And so 2020 departs

While many stallholders took a well-earned break, there were still plenty plying their wares at Trash and Treasure on Sunday 27 December 2020 - the traditionally smallest, and last market of the year.

Thank you to all our stall holders and customers who have stuck by TnT through a tempestuous year.  And thank you to all Rotary Members who have pitched in throughout the year to keep TnT running...without your regular assistance TnT could not run as smoothly or efficiently as it does.  The Market passed its 46th Anniversary back in September 2020 and it's worth reflecting on its story.

It's the story of The Little Market that Could. Not glamorous, tucked away in a suburban car park, tirelessly building community and raising funds to help anyone who needs it.  The Market relies on the spirit of Rotary Fellowship to keep going.  

Sometimes it's hot, sometimes cold, sometimes we'd all like to be elsewhere, but the Market is a service project of Belconnen Rotary and as members of this Club we all contribute so that we have the funds to donate to all our other work in the various Avenues of Service.   Service at the Market is part of being a Belconnen Rotarian.

Read on and learn some of the history of the market.

The Market's Origins.
The market's story goes back to January 1974.   From our Club's history we learn that "A Club Assembly on the 30 January 1974 was held to, among other matters, digest the presentation from Vice President Ron Morrison the week before which was the initial suggestion for the Club to adopt a project named Trash and Treasure Market.  The Bulletin reported on the 30 January 1974 that the week before: 
 “Vice President Ron explained to a hushed house the secret ‘Rockdale Lion’s plan for selling Sunday car park spaces at Jamison to stall holders who would, in turn, sell junk and surplus household material to the public.  The public would be admitted at 20 cents each.  Stall holders would pay $2 per day, 10 a.m. to 4 p.m.  The approval of the Department of the Capital Territory had been obtained and Departmental officer George Duckworth spoke briefly on the relevant points.  Ron (with a delightful flair for alliterative prose) called the project “Trash and Treasure Market”.[1]
Mal Ferguson the Club Community Service Director was quickly into his stride in the new Rotary year to get TnT started.  On 24 July he reported to the Club meeting[1] on the circumstances of the Market and a synopsis of his report is:
“We are working towards a commencement date of Sunday 1 September next, and for the market to operate from 10 am to 4 pm each Sunday thereafter.  The market will operate in the Jamison Centre car-park next to the Jamison Inn.  The concept of T&T is simple.  We lease stall spaces to sellers for $3 each Sunday and charge buyers an entry fee of 20 cents (children under 12 free).  Items which may be sold comprise, for example, handicrafts, pottery, paintings, leather goods, second hand clothing, household appliances, book, furniture, etc.  Approval for the project has been obtained from the Dept. of Capital Territory and the business name ‘Trash and Treasure Market’ has been registered.  All moneys raised will benefit local charities.  It is hoped that this project will generate sufficient revenue to (with the aid of a 2:1 government subsidy) enable the construction of an old people’s home in the Belconnen area.  Similar markets operate successfully in Sydney and Melbourne.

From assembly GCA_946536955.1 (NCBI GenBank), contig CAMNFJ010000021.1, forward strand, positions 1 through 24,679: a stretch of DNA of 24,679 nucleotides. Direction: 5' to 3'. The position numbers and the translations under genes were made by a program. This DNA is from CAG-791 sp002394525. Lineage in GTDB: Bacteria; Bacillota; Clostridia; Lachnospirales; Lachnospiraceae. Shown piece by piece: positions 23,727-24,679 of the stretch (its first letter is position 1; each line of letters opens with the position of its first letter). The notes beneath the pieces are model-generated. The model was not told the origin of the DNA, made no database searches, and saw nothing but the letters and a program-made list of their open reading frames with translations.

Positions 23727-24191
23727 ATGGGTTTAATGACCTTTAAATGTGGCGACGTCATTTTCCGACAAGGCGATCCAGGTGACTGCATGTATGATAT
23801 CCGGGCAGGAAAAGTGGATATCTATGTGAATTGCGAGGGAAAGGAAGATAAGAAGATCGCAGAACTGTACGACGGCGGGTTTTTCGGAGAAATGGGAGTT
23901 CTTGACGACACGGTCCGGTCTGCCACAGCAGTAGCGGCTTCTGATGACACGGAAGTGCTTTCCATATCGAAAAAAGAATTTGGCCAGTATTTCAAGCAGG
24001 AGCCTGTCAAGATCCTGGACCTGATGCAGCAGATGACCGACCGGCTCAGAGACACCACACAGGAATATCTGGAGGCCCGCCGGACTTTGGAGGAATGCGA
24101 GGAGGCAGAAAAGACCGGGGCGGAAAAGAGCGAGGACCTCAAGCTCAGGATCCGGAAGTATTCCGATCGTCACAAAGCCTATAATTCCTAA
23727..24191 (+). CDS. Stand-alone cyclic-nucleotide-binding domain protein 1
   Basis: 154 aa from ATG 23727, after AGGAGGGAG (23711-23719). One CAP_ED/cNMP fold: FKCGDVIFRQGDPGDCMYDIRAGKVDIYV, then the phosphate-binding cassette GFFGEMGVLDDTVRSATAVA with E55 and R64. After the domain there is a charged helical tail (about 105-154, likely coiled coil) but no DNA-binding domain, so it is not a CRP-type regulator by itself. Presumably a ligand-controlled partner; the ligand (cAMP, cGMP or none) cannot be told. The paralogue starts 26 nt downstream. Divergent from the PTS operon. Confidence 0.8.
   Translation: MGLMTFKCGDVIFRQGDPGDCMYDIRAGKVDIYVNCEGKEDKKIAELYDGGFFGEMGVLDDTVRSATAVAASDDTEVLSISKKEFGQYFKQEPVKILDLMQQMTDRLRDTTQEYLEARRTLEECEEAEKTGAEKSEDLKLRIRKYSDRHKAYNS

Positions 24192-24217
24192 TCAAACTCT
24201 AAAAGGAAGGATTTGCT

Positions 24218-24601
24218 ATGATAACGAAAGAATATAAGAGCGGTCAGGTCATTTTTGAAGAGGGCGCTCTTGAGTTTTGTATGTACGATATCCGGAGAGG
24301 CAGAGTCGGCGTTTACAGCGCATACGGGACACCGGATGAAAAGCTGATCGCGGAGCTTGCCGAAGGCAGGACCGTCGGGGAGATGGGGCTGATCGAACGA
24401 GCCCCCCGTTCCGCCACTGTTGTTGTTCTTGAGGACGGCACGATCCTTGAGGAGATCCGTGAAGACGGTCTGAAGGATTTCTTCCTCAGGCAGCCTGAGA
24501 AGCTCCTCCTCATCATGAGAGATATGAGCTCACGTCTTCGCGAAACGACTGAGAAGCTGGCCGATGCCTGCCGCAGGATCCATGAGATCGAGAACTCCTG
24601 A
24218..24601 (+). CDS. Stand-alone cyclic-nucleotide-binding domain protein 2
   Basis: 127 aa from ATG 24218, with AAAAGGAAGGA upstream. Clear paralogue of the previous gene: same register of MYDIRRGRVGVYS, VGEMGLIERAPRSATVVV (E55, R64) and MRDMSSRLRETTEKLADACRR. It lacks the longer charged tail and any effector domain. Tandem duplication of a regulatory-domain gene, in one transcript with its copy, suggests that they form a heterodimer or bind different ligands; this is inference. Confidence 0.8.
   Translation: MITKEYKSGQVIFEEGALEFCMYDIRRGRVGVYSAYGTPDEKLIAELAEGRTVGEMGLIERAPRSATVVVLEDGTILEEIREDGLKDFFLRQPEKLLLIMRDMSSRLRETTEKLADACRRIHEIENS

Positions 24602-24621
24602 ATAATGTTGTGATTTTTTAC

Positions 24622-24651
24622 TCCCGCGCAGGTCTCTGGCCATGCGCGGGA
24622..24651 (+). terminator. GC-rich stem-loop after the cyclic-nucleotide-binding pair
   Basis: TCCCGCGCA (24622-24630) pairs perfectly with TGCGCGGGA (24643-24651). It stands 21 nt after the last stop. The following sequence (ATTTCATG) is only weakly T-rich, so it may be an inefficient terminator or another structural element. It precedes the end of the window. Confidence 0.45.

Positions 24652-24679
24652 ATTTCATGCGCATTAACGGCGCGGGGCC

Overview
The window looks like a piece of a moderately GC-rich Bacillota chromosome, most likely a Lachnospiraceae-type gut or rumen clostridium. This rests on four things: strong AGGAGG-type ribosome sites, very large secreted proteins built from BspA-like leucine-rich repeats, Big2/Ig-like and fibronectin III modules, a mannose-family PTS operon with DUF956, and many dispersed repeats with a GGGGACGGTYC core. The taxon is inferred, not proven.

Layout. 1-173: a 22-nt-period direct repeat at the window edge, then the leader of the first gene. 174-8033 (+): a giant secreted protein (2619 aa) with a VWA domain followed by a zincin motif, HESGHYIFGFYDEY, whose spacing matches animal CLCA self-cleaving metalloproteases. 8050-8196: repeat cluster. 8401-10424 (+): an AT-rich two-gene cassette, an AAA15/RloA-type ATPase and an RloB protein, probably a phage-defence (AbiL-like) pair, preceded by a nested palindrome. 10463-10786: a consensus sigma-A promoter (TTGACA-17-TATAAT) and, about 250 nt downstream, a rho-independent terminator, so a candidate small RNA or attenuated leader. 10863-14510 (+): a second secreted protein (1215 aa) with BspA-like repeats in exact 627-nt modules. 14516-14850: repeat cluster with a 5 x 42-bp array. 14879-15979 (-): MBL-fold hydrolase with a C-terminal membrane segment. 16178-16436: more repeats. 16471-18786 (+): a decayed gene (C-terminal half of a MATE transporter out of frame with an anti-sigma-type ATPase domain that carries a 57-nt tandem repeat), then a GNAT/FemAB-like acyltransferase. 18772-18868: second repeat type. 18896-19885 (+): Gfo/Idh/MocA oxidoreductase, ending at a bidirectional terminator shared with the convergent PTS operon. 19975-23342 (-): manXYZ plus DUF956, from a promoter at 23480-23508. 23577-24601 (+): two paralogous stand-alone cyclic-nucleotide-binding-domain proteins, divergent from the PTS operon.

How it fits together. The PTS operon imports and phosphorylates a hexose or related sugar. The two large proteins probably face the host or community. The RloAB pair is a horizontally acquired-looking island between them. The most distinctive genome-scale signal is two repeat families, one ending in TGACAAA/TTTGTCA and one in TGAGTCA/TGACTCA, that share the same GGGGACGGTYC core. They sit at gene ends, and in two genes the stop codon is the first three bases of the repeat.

Manpower required.  Initially we will need 5 members each Sunday to erect fencing, mark stall spaces, collect money from stall holders & buyers, direct stall holders to their spaces, dismantle fencing, deposit money.  Once the market is established we can call on other bodies e.g. APEX, to operate the market for a percentage and this will lighten the burden on our members.  We hope to get free (news item) publicity in the press, radio TV and get a VIP (Ken Fry?) to officially open the market on 1/9/74.  Obviously the success of this venture depends on attracting sufficient stalls and buyers.  Please go out of your way to spread the word about T&T and encourage your friends to set up a stall to get rid of their junk.”
Further on the history records that "Apart from their duties erecting and then dismantling the fence, those members on duty, were engaged in siting of stalls, collecting stall fees and the 20c from buyers as they entered the market and of course, sorting out or ‘pouring soothing oil’ on arguments or disagreements that might arise during the conduct of the Market.  TnT duty was all in all a considerable day’s work for rostered members."  Some things never change.
The actual returns received from stalls at TnT on a weekly basis over the first 38 weeks, shown at Attachment B, amounted to $7131.00 giving a better result than the predicted return.  
As it happened, there were twenty-six seller’s stalls at the first market and a slow but steady progression in stall numbers, and in buyers, over the following weeks.  The launch of the market was no ‘happenstance’ or tackled in a manner of relying on luck, but rather the result of careful planning and diligent work by Club members.